Anti-anxiety medications change the brain

Benzodiazepines—the family of popular sedatives that includes Valium and Xanax—seem to bring about structural changes in the brain, according to a European study running in the August edition of Psychiatry Neuroimaging.

Sanna Huhtaniska, MD, of the University of Oulu in Finland and colleagues describe their work assessing brain MRI scans from 38 persons with schizophrenia at 34 years old and then again at 43 years old.

Stating their belief that theirs is the first neuroimaging study to home in on “benzos” in the brain, the authors report they found that higher long-term benzodiazepine use associated with reductions in the volume of the caudate. This held even after adjusting for illness symptom scores and cumulative use of antipsychotic medications.

The team also found that, when taking into account illness severity measures and benzodiazepine dose, higher long-term use of antipsychotic meds was associated with increases in lateral ventricular volume.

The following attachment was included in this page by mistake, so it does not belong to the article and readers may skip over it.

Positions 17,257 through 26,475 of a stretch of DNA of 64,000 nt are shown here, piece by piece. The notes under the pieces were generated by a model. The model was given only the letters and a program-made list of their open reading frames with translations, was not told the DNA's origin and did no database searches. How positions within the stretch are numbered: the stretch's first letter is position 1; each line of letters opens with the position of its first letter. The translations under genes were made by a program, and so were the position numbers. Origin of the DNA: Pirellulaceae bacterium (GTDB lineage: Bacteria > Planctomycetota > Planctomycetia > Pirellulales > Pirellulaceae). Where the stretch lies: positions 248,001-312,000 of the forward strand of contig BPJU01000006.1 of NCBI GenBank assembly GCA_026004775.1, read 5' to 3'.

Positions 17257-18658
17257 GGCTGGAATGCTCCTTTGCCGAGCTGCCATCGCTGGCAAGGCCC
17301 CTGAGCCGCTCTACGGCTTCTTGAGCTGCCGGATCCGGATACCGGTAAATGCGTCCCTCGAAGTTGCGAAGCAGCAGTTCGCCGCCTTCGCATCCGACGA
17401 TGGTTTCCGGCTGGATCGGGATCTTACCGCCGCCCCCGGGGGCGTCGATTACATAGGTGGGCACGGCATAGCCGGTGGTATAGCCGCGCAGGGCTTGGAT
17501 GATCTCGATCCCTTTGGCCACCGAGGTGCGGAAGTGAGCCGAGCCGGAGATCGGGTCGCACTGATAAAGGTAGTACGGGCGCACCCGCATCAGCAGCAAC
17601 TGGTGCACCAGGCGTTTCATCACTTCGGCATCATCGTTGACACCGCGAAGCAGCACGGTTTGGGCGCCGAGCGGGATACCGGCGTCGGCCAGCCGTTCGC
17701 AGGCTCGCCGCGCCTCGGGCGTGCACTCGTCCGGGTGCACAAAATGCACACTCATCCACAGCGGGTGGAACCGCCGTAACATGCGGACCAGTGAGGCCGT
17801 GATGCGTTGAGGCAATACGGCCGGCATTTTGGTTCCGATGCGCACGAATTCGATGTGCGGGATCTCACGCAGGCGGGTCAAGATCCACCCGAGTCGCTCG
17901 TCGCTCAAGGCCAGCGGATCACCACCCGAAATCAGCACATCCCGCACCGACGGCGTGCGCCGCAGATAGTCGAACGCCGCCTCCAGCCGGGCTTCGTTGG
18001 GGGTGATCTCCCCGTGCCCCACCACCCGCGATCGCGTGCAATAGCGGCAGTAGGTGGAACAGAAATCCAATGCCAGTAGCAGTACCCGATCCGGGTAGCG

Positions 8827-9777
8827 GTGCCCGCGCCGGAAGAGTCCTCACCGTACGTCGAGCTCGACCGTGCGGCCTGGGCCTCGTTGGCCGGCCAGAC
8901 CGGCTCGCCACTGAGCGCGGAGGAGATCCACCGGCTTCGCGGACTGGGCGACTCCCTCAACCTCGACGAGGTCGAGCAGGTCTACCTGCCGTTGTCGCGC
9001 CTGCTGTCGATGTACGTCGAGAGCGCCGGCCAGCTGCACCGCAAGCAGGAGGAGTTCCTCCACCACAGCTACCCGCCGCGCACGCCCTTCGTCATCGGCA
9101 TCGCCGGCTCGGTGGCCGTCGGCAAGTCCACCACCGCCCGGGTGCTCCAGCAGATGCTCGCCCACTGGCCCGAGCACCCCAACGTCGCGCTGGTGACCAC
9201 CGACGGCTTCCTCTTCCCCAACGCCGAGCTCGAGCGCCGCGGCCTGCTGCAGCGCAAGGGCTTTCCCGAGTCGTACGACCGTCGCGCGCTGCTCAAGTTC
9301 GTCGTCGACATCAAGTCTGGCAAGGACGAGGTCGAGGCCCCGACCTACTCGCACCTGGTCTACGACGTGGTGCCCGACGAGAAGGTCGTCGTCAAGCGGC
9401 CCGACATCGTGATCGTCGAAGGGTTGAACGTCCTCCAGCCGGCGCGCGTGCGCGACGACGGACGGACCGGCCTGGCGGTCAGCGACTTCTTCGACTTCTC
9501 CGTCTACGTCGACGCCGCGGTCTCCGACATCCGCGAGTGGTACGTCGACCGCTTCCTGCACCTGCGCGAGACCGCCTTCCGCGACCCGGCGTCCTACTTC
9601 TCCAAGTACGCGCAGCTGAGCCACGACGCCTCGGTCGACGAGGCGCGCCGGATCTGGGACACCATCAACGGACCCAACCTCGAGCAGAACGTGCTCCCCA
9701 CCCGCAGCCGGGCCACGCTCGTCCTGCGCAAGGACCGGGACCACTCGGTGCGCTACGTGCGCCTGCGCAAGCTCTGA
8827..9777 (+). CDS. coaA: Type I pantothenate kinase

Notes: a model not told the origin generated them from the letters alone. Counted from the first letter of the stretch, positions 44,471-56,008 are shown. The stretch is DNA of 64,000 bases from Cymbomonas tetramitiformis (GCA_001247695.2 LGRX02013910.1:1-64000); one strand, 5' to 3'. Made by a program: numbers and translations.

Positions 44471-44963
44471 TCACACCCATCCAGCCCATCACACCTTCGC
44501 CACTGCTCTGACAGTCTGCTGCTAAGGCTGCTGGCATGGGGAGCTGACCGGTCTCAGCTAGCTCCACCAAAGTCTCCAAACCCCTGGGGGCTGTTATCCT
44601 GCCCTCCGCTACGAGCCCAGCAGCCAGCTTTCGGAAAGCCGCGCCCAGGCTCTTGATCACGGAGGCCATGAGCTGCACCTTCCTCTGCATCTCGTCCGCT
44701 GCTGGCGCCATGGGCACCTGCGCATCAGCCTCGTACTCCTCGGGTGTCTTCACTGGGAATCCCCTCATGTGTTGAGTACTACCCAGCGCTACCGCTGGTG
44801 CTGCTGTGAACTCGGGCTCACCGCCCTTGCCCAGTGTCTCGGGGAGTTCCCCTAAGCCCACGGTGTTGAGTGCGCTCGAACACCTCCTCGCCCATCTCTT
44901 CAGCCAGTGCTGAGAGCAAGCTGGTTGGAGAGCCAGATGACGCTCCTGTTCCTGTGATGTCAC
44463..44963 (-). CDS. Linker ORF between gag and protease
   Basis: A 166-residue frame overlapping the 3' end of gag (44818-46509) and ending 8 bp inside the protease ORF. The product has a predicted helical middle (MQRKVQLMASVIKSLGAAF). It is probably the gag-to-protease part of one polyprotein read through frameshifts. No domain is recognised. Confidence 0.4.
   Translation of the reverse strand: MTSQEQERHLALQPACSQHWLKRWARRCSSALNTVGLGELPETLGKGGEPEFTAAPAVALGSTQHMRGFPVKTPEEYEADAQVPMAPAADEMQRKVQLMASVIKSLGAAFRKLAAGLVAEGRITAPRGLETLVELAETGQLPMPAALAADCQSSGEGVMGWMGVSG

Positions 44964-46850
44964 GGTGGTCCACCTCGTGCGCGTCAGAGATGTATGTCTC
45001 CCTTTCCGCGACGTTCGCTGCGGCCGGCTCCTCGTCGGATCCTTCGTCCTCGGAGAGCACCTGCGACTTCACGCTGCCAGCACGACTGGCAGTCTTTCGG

The authors acknowledge that their work focused on a small sample and did not take into account numerous possible confounding factors such as alcohol use, physical activity levels and nonpharmacological interventions.

They cite as strengths their use of comprehensive, thoroughly collected medication data—they drew from the general-population Northern Finland Birth Cohort 1966 study—and their subjects’ accessing of clinical services in naturalistic rather than research settings.

Huhtaniska and team urge caution in interpreting their findings. The ventricular enlargement they observed in association with antipsychotic medications “may be a marker for a factor we are unable to identify,” they write.

Meanwhile, their finding of caudate reduction associated with cumulative benzodiazepine medication necessitates more studies, they state.

“There is a need for understanding the mechanisms behind antipsychotic- and benzodiazepine-related structural and functional changes in the brain,” the authors write. “Further studies should also focus on how medication-related structural alterations correspond to cognition and functioning.”